It seemed like it was almost a lost art in the twenty-first century. Then along came the pandemic and people all over the world, many of whom had never sat in front of a sewing machine in their lives, began creating masks, caps, gowns. They rediscovered a centuries-old form of self-expression even in their desire to help others. The question is: can sewing become your happy place?
According to recent news stories, among the items like toilet paper and hand sanitizer that have been selling out during the COVID-19 pandemic, a more surprising hot commodity has been sewing machines. And
more than one of you has probably dusted off your old sewing machine recently, borrowed one from your mother or sister, or at least considered buying one. The two main reasons for this are the rush to create non-medical face masks and hospital scrubs, as well as the need to find indoor recreational activity while sheltering at home. But is it possible that you could continue (or begin) sewing and find your escape, your equanimity, your balance while creating with fabric and thread?
Although things have changed in recent years, there was a time when most of the girls – and later boys as well – learned to sew in “home economics” classes in junior high school. I was one of those young women. Not everyone who had to take the course embraced it, though. I did. I loved clothes and for ten years starting at about age fourteen, I launched myself into making most of my own clothing. I made dresses, skirts, trousers, jumpers and prom gowns, mostly for myself but occasionally for my sister. Those were the days when sewing made sense economically perhaps even more so than today. Then, as I grew into young adulthood with a demanding career and a family, my sewing machine was relegated to a corner of the basement and sewing became something I did once a year in the months leading up to Halloween. I have to admit, though, my son had terrific costumes and each year I was proud of my accomplishment. Then, somehow, all these years later, I found my way back to sewing. And today, it’s become so much more than it was in my past.
There’s something so meditative about many aspects of sewing. When I returned to sewing, one of my burning desires was to create a “Little French Jacket” as an homage to Coco Chanel and her 1954 design – a design that has never gone out of style. I had no idea that these days, there were so many other (mostly) women who were doing the same thing. The project became a labour of love for me, teaching me that there was so much more to sewing than the piece of clothing that emerged at the end.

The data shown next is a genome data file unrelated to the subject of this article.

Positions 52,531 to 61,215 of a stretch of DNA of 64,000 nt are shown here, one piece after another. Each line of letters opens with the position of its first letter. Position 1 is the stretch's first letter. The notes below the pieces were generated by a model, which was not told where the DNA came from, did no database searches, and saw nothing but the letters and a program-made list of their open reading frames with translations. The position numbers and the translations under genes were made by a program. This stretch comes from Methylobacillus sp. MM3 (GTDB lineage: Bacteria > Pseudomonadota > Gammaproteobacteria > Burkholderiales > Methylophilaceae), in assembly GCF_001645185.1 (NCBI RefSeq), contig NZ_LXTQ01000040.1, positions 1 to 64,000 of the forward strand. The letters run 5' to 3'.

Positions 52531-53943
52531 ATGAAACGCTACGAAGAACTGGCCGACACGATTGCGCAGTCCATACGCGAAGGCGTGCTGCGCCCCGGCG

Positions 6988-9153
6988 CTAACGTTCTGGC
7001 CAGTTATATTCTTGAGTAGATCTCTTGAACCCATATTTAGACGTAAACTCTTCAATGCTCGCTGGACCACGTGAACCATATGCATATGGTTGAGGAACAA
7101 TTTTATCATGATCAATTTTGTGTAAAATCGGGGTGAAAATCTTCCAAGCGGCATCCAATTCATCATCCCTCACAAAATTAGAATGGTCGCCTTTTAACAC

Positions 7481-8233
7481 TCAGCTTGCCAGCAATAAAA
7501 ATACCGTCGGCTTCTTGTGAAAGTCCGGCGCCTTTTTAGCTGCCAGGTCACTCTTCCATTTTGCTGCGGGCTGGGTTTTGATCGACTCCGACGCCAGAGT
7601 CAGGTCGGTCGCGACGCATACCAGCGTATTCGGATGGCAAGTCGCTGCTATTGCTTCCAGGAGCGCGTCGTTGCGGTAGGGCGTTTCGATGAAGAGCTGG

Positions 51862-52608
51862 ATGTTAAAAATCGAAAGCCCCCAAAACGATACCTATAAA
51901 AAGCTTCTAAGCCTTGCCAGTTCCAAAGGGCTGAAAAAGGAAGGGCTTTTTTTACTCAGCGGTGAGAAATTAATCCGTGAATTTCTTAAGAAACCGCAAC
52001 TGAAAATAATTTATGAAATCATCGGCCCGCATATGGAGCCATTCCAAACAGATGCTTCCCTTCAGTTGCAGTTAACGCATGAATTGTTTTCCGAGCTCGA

Back in my early sewing days, I was focused more on the result rather than the process. This seems to ring true for most people sewing much-needed PPE these days. They began sewing out of a perceived need and getting those items made is what it’s all about. It doesn’t always have to be that way. I used to sew that way but things have changed.
Today I’m much more focused on the process rather than the outcome. Sure, who doesn’t like a new dress or top fitted perfectly to her body? I know I do, and it’s one of the things I love about creating garments. It has, however, become so much more.
Probably the only thing I disliked about sewing when I was an impatient teenager was the finishing that often consisted of hand-sewing. That’s the part of the process I like as much if not more than any other aspect today. Back in the day, I sewed to a deadline: a prom, a school event, a wedding, a party. These days, the feeling of a new piece slowly taking shape under my fingers (and machine) takes me to a place of serenity and calm. Of course, the process can be peppered with challenges, especially as I seek to learn new and better ways of doing things. But in the end, it’s still a process that I can get lost in. Maybe it can do the same for you.
These days, there is so much help for people seeking a new skill or passion. Online videos, courses and blogs abound. If someone is even a bit curious about sewing, there is so much easily-available help. And if you’re not interested in making your clothing, there’s so much more: quilting, children’s wear, making a tote bag, creating a wall-hanging. Perhaps you just need to follow your imagination.
Dust off that machine, get out a pattern and just begin.
Amanda Tarlton, April 9, 2020. 24 things that have been selling out online during the coronavirus pandemic. USA Today, https://bit.ly/2XiEevh
Melissa Repko, April 9, 2020. Walmart hires 100,000 to meet surging demand, as toilet paper and sewing machines fly off the shelves. CNBC, https://cnb.cx/2T8vl67
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